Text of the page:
A Man, Not His 13-Year-Old Son, Was Driving The Truck That Killed 9 People In Texas, Officials Now Say

Victims of the crash included six student golfers and their coach who were returning to New Mexico after a tournament.

A group of four people hug in a parking lot

Federal transportation investigators released findings into a deadly crash that killed nine people in Texas in March, determining that a 13-year-old was not behind the wheel of a pickup truck when it struck another vehicle.

Instead, National Transportation Safety Board​ investigators said in a preliminary report that the boy's father was driving the truck and that toxicology testing revealed he had methamphetamine in his system at the time.

Both the father and son died when their truck crossed a lane and collided with a van carrying eight student golfers and their coach from the University of the Southwest in Hobbs, New Mexico, on March 15.

The crash caused both vehicles to catch fire.

Six of the students and their coach were killed, while the other two students were seriously injured.

Two days after the crash, NTSB officials said their initial belief was that the young boy had been driving, but subsequent DNA testing determined it was his 38-year-old father.

"To date, the investigation has not found evidence of a sudden or rapid loss of tire air pressure or any other indicators of catastrophic failure of the pickup truck’s front left tire," officials wrote in the preliminary report. "However, all aspects of the crash remain under investigation while the NTSB determines the probable cause, with the intent of issuing safety recommendations to prevent similar events."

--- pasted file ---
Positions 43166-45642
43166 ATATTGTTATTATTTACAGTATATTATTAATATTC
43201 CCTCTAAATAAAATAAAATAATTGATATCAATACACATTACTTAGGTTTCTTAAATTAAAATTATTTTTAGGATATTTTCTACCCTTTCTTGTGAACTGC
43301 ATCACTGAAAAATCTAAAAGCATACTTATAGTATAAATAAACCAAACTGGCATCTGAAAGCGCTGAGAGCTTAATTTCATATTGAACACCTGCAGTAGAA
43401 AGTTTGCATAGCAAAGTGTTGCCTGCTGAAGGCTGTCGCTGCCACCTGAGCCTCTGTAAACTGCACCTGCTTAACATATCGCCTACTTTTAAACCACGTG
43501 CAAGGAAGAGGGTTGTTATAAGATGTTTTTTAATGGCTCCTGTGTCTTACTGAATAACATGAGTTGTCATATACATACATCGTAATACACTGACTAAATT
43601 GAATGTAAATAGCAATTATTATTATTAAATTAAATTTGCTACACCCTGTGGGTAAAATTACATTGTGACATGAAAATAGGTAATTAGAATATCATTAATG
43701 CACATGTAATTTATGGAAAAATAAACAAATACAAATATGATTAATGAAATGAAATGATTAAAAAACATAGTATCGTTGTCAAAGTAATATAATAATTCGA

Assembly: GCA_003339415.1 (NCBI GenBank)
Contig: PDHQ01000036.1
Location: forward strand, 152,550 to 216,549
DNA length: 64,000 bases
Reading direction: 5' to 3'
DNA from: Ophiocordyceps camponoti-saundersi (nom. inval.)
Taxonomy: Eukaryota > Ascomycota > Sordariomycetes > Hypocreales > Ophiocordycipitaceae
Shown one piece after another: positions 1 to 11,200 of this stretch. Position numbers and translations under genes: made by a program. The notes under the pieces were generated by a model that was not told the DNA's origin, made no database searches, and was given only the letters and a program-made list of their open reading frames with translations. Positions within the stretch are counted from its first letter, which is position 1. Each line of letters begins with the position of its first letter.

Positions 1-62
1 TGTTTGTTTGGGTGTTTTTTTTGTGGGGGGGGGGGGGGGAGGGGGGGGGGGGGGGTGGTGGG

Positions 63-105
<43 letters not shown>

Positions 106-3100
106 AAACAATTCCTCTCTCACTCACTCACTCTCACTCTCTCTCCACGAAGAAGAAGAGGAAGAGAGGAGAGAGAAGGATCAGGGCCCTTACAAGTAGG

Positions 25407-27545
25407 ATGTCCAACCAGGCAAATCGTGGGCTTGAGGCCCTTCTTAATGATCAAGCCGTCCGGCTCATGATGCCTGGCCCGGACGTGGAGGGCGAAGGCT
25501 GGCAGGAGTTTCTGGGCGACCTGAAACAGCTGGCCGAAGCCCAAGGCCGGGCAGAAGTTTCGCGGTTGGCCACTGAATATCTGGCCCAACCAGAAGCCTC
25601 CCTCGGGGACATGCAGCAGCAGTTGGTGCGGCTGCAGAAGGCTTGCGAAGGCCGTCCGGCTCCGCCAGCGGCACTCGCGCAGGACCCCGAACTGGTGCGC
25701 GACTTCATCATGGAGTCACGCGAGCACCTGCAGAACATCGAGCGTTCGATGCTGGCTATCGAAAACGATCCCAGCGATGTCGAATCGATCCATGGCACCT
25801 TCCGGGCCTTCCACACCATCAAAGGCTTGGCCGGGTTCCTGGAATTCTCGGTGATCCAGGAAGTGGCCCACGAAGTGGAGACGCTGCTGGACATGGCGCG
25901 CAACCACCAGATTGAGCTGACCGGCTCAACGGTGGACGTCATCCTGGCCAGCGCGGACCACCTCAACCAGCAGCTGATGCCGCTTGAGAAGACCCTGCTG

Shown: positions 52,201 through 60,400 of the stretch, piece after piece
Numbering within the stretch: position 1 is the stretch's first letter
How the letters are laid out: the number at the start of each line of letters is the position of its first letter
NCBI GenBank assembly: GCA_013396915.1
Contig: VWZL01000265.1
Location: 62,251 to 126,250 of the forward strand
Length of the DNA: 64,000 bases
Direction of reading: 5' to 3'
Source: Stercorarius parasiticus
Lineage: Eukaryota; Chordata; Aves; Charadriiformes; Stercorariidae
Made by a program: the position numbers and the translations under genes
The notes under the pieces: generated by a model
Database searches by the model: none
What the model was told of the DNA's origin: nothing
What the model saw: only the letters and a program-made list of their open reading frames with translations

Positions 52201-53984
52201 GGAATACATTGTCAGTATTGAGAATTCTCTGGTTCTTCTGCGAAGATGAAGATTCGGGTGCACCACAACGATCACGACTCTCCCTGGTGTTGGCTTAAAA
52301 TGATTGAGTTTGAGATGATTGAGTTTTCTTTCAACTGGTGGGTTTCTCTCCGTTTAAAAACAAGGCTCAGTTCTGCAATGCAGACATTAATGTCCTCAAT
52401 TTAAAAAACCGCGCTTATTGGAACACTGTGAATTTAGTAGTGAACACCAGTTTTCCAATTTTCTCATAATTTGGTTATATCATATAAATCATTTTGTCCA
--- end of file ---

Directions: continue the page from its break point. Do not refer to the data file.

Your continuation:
NTSB Director of Highway Safety Robert Molloy told reporters in a briefing on Thursday that investigators were still determining the speeds of the two vehicles, but that the speed limit on the rural road was 75 mph.

Malloy said the initial conclusion that the boy was driving was made by a team of investigators, but that their work was made harder by virtue of this being a "very high-energy collision" that was head-on.

"As a result of that, there was a lot of catastrophic damage to the vehicle. In addition, there was a post-crash fire," Malloy said. "This made understanding some of the details of the crash very difficult."

Malloy declined to say whether officials had apologized to the boy's family, but said victims' loved ones had been made aware of the preliminary report prior to its release.